Updated on August 25, 2015
31. ‘Girl Meets Boy’ by Ali Smith
Girl Meets Boy is Ali Smith’s retelling of Ovid’s Metamorphosis, as part of the Canongate Myth series. I am entirely unfamiliar with Metamorphosis – in fact, I’ve never read any Ovid and have barely read any ancient literature – so I can’t comment on the parallels it has with that text. However, I can tell you this book is written in Ali Smith’s typical ‘flowing’ style, and is every bit as complex and intriguing as I have come to expect of her work.
Anthea and Imogen (aka Midge) are sisters, and the story switches between their two perspectives. Anthea is thoughtful and philosophical; Imogen is a slightly more active, sociable person. Their relationship becomes strained when Anthea falls in love with a boy who is actually a girl called Robin. When Imogen finds out, her homophobia starts to come to the surface, particularly when Anthea and Robin spray-paint feminist slogans all over town.
Ali Smith deftly turns stereotypes on their heads and always leaves the reader slightly wondering what is going on, especially when it comes to gender. She constantly blurs the lines between the genders, which portrays beautifully the idea that gender is fluid, rather than a fixed dichotomy. For me, Imogen was the more interesting of the two characters: she has some problematic ideas about homosexuality but you can see that her thoughts have been affected strongly by the people around her. You get the impression that, left to her own devices, she could be fully accepting of her sister, especially when you see her strong moral compass at work during a meeting with her boss. She is a complex character and it is fascinating to be able to see inside her head.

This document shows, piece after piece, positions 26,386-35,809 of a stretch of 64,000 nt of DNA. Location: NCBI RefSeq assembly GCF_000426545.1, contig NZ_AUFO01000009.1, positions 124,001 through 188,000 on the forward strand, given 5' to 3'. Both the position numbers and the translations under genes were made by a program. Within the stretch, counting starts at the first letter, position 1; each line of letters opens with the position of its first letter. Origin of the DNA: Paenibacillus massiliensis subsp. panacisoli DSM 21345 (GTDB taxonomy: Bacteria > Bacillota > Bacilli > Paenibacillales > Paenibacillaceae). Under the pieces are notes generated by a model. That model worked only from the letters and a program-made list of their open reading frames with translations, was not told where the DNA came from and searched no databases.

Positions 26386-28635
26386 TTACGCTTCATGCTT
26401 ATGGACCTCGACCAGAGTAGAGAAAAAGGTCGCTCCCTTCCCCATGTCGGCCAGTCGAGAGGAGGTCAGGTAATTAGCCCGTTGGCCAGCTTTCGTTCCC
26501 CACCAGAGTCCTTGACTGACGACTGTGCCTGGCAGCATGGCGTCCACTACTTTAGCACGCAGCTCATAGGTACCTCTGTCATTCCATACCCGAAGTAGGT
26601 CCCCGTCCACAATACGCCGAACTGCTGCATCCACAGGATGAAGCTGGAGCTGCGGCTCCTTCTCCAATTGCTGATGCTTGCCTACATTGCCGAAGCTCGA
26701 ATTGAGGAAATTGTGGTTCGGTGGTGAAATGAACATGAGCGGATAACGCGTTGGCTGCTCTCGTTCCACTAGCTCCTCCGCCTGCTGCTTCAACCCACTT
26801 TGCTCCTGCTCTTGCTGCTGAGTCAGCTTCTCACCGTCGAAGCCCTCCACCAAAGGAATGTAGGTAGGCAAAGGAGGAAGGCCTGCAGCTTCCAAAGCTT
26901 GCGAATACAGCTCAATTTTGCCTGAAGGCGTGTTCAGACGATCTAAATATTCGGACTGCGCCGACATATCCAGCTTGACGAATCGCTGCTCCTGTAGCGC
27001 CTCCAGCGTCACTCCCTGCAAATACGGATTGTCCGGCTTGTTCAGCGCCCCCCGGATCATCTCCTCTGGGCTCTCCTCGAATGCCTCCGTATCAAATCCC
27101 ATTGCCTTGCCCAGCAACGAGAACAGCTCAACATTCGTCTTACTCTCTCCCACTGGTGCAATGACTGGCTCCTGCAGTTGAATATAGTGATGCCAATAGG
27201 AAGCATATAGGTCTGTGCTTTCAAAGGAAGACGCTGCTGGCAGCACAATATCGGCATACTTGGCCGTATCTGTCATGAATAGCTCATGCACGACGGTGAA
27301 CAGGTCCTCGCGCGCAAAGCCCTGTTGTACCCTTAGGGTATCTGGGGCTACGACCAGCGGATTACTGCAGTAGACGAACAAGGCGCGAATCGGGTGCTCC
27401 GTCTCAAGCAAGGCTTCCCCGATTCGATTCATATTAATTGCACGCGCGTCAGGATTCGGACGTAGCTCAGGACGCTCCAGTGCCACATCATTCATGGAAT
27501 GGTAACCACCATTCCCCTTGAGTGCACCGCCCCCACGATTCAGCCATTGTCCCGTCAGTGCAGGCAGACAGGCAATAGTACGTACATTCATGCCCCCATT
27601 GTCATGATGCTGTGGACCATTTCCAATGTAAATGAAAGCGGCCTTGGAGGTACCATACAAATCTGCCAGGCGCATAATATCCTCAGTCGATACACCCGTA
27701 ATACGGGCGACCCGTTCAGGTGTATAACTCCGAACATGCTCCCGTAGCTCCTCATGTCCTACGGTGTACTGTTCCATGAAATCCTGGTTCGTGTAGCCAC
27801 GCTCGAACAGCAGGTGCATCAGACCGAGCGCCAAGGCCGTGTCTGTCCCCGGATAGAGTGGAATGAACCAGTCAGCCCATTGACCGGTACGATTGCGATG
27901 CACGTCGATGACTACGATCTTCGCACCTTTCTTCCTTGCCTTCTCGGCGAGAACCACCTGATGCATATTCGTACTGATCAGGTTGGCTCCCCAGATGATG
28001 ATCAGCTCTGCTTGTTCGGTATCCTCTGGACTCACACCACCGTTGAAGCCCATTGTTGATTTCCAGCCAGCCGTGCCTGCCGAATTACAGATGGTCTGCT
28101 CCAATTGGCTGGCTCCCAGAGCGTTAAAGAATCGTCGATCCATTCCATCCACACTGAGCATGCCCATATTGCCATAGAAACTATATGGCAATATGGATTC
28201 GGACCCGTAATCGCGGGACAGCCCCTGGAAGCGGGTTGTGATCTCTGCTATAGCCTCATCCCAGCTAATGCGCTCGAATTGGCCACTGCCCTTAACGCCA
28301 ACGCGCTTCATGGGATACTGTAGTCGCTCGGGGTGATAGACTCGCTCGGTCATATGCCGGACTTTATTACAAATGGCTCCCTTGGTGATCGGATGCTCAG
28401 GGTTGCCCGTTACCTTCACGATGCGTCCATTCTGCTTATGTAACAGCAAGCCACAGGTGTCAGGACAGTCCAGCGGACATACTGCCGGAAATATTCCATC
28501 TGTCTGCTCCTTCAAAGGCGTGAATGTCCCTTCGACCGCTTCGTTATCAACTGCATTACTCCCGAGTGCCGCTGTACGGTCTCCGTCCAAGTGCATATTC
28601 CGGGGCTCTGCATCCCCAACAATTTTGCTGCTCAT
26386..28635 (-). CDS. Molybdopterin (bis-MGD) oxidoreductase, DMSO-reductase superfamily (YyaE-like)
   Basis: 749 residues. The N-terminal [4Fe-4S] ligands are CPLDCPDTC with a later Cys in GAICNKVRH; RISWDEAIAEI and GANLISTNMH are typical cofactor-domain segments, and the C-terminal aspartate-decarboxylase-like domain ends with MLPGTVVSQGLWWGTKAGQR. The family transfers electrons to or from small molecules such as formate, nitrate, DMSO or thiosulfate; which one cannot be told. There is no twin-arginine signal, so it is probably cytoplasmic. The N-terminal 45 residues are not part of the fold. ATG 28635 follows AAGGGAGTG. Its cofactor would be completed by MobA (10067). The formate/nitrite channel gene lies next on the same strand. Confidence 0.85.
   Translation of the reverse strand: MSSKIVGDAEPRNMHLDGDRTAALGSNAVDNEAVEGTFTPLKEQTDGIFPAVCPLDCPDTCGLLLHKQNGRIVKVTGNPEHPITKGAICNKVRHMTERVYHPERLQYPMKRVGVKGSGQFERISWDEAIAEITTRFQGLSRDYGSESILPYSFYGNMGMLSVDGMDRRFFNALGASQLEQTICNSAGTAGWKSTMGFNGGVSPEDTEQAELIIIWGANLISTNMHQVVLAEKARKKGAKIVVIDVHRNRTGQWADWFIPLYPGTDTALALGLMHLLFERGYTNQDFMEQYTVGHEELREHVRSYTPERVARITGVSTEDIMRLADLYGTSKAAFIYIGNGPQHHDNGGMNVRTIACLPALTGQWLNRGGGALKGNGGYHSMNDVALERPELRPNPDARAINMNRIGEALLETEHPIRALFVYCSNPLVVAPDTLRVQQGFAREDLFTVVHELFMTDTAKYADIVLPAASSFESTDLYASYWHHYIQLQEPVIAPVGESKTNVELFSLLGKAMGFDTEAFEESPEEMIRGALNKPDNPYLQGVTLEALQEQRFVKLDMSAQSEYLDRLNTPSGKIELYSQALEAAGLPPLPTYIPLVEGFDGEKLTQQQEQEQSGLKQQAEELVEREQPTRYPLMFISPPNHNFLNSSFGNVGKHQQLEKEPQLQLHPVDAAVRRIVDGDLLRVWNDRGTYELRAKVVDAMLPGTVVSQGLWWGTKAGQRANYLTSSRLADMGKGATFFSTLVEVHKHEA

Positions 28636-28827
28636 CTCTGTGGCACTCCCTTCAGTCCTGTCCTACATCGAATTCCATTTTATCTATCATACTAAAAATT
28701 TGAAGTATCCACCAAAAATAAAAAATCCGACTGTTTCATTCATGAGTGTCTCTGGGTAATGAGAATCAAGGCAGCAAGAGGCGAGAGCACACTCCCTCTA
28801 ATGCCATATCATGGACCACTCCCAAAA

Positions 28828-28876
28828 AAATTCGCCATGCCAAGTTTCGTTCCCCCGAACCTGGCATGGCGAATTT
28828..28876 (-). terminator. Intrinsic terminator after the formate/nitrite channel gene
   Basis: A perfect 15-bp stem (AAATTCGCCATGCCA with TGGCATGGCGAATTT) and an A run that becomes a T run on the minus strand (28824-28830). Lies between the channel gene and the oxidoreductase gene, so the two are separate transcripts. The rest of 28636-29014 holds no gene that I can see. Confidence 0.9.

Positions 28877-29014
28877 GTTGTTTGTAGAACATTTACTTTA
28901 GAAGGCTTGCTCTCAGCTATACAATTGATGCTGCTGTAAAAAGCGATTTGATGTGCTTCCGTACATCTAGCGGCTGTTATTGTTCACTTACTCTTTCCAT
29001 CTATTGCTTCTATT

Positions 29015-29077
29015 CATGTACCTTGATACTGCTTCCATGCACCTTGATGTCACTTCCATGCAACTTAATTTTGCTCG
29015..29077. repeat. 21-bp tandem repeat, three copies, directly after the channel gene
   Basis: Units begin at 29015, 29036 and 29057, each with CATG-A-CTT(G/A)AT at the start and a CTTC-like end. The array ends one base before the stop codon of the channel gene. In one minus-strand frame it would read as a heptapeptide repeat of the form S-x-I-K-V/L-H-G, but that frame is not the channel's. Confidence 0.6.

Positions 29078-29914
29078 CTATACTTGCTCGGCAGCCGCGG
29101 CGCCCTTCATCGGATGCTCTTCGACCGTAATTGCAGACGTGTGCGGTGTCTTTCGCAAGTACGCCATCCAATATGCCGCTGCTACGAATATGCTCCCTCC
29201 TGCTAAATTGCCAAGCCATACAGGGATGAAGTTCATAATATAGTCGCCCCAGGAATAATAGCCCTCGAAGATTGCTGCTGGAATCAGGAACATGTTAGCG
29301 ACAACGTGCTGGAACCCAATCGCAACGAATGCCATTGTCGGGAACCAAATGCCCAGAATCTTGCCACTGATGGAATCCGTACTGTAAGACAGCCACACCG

Whenever I read other reviews of Ali Smith, I’m struck by how many people describe her writing like water. People talk about the flow, the smoothness, the liquid quality of it, and it is absolutely true. I’ve only read two of Smith’s books, but both times I’ve had the impression that the writing was moving through me. Of course, Girl Meets Boy is quite short – more of a novella, really – and it is in many ways like a long, epic poem. Her metaphors and imagery are simply beautiful and, although this is a quick read, in a very short time it will really make you think.
“I’d be happy, myself … just to know that the world was a berry in the beak of a bird, or was nothing more than a slab of sloped grassy turf like this, fished out of cosmic nothingness one beautiful spring morning by some meaningless creature or other.”
Have you read this book? I’d love to know your thoughts!
Want to read this? You can buy the book here.